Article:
Today we have great Canadian photographic artists like Jeff Wall (b.1946) who pioneered modern artistic photography in Vancouver’s gritty east side, or Danny Singer (b. 1945) who captures the vast skies of the prairies juxtaposed through small town life. On the emerging side, two Canadian photographers you should be looking to invest in are Curtis Trent who will be featured at the upcoming InFocus Photo exhibit from February 7th – 28th, 2017 at The Front Gallery and Canada’s 2016 Photographer of the Year (PPOC), and Master Photographer of the Year (PPOC), Allan Bailey. While both artists have very different styles, they each represent the skill, precision and mastery of their craft that places them in a league of their own when it comes to photographic art.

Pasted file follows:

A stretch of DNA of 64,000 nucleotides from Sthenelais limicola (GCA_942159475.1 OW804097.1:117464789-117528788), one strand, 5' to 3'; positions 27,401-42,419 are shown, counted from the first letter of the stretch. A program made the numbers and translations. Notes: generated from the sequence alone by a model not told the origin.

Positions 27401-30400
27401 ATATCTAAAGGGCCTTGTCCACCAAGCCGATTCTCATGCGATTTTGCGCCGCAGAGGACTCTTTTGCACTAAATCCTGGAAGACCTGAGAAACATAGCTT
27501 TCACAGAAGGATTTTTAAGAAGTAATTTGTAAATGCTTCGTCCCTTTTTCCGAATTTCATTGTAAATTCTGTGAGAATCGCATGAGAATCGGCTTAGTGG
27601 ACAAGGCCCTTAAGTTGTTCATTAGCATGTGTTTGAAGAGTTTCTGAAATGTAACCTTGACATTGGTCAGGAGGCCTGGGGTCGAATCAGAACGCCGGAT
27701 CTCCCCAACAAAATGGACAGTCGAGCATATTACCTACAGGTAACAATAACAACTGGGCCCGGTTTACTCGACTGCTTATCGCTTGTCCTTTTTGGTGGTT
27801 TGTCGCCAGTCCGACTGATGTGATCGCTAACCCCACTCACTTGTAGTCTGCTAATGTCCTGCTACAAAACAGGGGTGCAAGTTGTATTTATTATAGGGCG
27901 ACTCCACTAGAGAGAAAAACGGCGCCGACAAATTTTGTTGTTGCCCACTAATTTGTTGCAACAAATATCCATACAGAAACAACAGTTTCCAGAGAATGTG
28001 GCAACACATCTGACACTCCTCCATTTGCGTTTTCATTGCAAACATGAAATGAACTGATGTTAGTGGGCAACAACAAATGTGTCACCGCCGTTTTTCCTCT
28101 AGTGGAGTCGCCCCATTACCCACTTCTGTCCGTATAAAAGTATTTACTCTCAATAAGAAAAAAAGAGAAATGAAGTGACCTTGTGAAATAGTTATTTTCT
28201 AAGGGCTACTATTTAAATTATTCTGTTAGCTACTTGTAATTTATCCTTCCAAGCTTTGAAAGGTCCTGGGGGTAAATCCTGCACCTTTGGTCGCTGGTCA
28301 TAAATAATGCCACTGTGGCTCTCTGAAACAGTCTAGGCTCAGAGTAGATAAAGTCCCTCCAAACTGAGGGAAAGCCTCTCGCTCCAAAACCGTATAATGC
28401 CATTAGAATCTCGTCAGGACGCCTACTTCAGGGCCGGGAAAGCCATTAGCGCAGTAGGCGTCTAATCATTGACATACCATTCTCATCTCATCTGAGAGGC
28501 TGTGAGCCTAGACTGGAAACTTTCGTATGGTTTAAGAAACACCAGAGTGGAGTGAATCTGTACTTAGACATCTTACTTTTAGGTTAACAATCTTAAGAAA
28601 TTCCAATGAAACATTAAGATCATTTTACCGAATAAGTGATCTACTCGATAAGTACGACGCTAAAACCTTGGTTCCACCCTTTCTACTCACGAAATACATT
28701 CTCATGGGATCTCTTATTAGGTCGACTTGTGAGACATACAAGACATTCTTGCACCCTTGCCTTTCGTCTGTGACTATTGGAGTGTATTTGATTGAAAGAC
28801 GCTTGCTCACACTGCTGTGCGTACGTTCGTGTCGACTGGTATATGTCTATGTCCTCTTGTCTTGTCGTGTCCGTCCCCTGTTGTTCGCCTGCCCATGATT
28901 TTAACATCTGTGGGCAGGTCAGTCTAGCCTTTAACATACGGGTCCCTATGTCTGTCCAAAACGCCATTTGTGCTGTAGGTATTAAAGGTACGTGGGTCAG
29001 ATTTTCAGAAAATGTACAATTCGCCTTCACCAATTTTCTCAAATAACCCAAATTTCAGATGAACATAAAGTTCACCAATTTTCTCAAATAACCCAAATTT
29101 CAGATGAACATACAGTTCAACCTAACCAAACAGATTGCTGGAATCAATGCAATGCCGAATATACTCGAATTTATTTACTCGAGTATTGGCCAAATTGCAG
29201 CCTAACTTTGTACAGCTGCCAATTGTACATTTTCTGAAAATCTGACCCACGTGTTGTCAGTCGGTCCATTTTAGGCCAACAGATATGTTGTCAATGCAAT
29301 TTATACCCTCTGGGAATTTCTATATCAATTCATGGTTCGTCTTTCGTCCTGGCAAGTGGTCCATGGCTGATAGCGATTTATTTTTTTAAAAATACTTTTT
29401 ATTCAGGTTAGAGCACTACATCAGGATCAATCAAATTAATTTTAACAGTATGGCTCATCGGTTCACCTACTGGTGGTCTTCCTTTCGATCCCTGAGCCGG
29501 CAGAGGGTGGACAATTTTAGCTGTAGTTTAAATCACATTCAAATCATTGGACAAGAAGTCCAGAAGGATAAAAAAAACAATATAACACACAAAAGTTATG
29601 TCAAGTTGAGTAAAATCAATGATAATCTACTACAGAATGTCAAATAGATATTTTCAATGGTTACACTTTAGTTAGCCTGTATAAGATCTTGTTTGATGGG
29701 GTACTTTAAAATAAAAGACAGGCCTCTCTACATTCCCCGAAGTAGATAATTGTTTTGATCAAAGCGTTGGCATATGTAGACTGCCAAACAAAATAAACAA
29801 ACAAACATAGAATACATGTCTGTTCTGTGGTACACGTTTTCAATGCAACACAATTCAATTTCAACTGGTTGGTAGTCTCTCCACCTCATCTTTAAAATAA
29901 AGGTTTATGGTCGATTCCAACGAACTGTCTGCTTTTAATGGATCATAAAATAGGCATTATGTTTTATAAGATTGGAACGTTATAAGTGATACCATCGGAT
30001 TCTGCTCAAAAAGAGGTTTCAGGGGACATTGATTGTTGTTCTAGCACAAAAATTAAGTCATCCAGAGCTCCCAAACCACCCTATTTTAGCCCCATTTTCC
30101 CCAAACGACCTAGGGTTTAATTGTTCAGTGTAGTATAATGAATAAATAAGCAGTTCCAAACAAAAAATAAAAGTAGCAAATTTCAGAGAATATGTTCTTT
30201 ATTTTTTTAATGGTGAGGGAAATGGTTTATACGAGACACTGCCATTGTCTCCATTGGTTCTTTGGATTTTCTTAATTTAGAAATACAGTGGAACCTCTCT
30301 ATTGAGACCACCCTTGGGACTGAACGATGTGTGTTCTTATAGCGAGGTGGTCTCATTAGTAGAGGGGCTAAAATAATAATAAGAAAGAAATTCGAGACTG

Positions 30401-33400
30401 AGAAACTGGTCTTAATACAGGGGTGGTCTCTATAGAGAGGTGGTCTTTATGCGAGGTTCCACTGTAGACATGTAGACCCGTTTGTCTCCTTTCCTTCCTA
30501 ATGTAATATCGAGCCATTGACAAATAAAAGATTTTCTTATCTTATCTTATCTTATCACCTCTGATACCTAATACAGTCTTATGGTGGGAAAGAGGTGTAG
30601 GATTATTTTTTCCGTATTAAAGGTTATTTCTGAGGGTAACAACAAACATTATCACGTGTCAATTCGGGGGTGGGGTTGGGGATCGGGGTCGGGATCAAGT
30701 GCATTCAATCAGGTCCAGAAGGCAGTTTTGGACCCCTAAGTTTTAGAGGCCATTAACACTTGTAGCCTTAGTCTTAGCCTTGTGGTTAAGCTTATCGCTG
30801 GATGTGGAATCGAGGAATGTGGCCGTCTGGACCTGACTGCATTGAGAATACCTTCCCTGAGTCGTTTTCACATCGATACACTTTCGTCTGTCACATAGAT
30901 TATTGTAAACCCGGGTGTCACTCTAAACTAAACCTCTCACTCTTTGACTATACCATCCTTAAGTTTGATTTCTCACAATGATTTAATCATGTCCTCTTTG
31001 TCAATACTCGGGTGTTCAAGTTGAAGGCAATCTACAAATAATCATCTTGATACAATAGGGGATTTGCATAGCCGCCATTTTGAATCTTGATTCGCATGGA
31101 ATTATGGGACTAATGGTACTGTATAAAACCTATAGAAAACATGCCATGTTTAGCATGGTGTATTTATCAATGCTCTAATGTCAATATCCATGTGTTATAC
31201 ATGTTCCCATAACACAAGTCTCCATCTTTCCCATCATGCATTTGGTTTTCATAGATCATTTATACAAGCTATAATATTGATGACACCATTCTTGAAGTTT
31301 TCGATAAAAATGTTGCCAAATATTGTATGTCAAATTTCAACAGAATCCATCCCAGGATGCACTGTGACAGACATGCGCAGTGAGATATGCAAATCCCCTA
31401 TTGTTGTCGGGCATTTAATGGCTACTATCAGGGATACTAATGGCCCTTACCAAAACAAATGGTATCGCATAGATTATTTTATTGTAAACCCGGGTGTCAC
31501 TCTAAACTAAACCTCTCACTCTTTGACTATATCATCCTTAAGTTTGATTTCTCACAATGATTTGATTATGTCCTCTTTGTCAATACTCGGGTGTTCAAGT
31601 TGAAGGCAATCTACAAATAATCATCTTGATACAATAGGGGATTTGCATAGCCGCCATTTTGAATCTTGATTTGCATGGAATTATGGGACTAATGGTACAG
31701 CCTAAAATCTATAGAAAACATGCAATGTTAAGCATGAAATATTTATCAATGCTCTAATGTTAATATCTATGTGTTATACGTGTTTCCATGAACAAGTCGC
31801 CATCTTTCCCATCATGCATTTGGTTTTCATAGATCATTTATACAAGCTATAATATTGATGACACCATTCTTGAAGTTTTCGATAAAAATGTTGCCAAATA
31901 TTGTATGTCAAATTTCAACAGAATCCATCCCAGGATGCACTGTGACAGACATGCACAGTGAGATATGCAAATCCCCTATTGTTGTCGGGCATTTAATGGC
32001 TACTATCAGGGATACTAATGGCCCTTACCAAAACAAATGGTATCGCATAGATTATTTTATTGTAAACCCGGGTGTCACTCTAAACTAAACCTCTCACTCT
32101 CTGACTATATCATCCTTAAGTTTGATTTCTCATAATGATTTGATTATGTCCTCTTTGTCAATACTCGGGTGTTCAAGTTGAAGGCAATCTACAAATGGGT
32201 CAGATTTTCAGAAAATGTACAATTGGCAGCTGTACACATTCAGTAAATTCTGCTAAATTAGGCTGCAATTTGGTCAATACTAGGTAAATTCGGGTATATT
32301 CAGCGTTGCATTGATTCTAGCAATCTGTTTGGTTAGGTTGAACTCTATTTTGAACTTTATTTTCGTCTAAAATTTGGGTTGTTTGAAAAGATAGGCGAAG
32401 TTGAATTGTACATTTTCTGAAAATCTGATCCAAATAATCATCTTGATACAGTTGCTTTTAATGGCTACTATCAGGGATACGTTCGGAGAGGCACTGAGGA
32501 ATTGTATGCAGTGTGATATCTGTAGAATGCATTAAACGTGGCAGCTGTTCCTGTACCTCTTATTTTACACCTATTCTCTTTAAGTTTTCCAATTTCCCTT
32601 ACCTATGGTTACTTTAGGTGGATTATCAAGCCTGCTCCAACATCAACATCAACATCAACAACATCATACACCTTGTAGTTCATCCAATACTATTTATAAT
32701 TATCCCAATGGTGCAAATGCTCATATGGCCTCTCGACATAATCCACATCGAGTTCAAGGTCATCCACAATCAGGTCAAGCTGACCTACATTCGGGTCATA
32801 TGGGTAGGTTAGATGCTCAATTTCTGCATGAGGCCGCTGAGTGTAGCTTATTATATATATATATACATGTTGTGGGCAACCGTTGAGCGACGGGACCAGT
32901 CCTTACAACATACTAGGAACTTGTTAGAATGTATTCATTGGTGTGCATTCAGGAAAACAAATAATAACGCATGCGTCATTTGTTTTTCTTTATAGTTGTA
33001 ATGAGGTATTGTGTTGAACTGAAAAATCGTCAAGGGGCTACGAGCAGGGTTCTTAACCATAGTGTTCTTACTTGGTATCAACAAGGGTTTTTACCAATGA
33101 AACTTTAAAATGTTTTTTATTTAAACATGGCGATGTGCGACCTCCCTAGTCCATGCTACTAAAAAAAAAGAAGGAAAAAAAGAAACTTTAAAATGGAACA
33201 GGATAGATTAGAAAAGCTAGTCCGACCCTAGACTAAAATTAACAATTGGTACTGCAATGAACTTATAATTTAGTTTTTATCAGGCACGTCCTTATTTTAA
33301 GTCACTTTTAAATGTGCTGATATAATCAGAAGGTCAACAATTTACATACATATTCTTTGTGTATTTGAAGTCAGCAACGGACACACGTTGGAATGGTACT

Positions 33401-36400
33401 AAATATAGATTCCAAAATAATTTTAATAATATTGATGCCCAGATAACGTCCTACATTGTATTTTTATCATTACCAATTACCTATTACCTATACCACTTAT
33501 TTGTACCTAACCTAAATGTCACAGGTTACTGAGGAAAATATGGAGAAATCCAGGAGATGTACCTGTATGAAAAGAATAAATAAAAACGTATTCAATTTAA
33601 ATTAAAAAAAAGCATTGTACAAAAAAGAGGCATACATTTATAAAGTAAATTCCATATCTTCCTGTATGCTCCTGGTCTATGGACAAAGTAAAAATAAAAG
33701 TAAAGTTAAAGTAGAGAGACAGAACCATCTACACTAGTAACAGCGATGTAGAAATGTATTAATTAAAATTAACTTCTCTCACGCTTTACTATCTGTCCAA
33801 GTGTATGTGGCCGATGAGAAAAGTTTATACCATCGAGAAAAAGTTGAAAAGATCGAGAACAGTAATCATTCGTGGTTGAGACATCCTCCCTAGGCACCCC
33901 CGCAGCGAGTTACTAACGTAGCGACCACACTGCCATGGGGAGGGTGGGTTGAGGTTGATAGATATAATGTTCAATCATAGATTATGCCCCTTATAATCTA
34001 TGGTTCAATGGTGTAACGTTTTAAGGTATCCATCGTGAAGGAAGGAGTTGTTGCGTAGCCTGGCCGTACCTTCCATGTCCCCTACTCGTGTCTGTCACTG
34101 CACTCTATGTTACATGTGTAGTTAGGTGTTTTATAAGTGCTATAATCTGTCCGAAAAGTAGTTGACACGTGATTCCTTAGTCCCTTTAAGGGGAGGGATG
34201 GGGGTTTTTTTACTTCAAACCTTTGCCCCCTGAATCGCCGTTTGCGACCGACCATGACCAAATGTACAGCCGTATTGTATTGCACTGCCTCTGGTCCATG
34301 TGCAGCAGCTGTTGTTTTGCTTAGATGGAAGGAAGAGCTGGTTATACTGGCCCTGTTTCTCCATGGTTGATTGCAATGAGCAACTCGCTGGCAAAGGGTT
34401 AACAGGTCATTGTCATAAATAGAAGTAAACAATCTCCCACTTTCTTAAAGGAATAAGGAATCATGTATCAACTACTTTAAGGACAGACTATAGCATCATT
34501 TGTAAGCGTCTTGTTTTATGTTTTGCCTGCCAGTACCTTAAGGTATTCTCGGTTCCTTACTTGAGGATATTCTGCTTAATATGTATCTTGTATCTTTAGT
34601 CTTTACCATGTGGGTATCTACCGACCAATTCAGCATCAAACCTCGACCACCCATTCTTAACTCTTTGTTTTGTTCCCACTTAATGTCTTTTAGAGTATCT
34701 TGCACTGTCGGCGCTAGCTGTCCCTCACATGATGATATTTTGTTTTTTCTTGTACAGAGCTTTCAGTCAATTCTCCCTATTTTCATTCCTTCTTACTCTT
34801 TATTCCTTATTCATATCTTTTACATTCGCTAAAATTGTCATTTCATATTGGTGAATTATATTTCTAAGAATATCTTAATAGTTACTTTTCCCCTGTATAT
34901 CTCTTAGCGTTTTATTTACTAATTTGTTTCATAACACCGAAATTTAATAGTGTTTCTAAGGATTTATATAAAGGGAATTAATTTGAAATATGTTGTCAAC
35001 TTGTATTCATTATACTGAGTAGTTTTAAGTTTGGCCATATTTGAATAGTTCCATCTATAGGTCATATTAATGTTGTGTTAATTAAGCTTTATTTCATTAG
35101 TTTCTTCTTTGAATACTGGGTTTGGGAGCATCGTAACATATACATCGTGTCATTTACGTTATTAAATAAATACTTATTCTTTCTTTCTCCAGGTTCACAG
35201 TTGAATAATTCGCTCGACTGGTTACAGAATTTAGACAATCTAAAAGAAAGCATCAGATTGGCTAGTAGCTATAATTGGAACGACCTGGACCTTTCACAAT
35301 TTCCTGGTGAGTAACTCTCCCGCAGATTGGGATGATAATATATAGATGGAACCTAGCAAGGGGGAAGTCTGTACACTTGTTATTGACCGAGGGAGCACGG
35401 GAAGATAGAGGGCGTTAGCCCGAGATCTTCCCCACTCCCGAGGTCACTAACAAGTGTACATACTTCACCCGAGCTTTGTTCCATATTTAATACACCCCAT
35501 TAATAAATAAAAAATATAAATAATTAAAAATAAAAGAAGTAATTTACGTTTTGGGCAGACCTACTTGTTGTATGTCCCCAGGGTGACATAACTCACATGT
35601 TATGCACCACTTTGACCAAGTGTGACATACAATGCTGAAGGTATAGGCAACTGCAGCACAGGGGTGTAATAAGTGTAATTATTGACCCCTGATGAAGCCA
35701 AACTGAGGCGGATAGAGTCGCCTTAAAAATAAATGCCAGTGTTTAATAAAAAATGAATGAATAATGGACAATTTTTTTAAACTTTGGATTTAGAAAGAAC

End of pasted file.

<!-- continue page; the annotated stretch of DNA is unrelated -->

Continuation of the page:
Putting aside the debate on why photographic art is different, if we look back through the history of photography we can see what was good versus what was great art. Great art has the ability to transcend the obvious, to challenge us, to make us think. When we surround ourselves with it, our lives become richer, more colourful, and inspired. So when considering acquiring a piece of art, don’t allow yourself to be limited to the tools used to create it. Good art is good art no matter the medium. And good art is always worth investing in.
Chief Executive Officer & Creative Director | MCQUEEN Inc.
Agency Director & Principal Dealer | McQueen Agency
Editor-in-Chief | ARTperspective